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Tax Reform in Pakistan

Posted on the 11 October 2012 by Center For International Private Enterprise @CIPEglobal

Tax Reform in Pakistan

Pakistan is estimated to have one of the lowest tax to GDP ratios in the world, with only about 17 million of the country’s 176 million people paying income tax. Only the salaried class pays income tax in full. Income tax is deducted at the source from salaries, whereas business people are required to pay voluntarily. The rest of the population is either too poor to be taxpayers, or use an array of loopholes to evade taxes.

A recent survey conducted by the National Database Registration Authority revealed that there are over 2.25 million wealthy people in Pakistan who do not appear in the tax system at all. There are a three million registered with the tax authority, but only 1.4 million filed tax returns last year.

The first major tax reforms in Pakistan were implemented in July 2002 with the promulgation of an Income Tax Ordinance, which focused on simplifying tax registration and payment procedures. Over the last decade, donor agencies have contributed heavily to reforming the tax collection system in Pakistan, which was considered inefficient and susceptible to corruption. With the new online tax filing system, reduced physical interaction with tax officials has helped in reducing opportunities for corruption and complaints about corrupt practices.

Due to a small tax base and a lack of interest among the political parties in passing legislation to include agriculture income in the tax base, Pakistan depends heavily on indirect taxes. Petroleum is the most heavily taxed sector in the country. According to a news report, there are nine different taxes on petroleum products. Without withholding taxes, their collection totaled 503.5 billion rupees ($5.27 billion) in 2010-11. This means that about half of the country’s indirect tax revenue comes from petroleum products.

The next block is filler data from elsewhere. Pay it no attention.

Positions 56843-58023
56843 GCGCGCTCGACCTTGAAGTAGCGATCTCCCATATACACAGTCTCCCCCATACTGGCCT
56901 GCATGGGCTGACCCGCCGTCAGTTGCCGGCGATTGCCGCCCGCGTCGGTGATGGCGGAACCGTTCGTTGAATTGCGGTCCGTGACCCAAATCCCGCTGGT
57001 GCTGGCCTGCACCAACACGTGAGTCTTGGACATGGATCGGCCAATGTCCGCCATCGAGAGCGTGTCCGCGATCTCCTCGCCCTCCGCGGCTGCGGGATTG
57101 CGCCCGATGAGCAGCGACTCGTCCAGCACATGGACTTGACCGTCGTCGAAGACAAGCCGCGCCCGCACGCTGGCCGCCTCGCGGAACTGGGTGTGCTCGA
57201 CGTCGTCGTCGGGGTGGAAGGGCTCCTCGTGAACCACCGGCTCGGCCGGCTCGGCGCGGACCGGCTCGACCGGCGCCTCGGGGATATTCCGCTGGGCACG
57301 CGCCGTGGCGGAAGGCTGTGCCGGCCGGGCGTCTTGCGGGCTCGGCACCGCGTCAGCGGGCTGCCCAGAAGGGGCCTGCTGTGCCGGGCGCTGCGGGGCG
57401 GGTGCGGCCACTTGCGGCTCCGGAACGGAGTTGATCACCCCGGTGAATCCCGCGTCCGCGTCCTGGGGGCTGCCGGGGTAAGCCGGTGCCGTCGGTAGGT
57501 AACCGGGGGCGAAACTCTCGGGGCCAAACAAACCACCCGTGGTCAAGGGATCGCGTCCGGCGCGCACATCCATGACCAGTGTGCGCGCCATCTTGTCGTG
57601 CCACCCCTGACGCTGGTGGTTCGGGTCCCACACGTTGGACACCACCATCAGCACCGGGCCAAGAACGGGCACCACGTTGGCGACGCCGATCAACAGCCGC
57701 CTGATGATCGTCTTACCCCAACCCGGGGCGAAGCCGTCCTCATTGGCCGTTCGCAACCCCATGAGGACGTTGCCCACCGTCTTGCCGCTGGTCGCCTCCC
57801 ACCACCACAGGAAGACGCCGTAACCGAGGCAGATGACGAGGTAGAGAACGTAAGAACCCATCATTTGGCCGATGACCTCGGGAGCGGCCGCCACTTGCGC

So far, efforts to expand the tax base and reduce dependency on indirect taxes have not been successful, in part due to a lack of political will, and in part due to the tax regulator’s inability to challenge those who do not pay their taxes. One proposed fix floated by the government is a major amnesty plan that would reach 3.8 million people, giving them the chance to voluntarily declare income and assets, and have them legalized by paying a fixed amount equal to $450. It remains to be seen whether this plan will achieve its aims of broadening the tax base.

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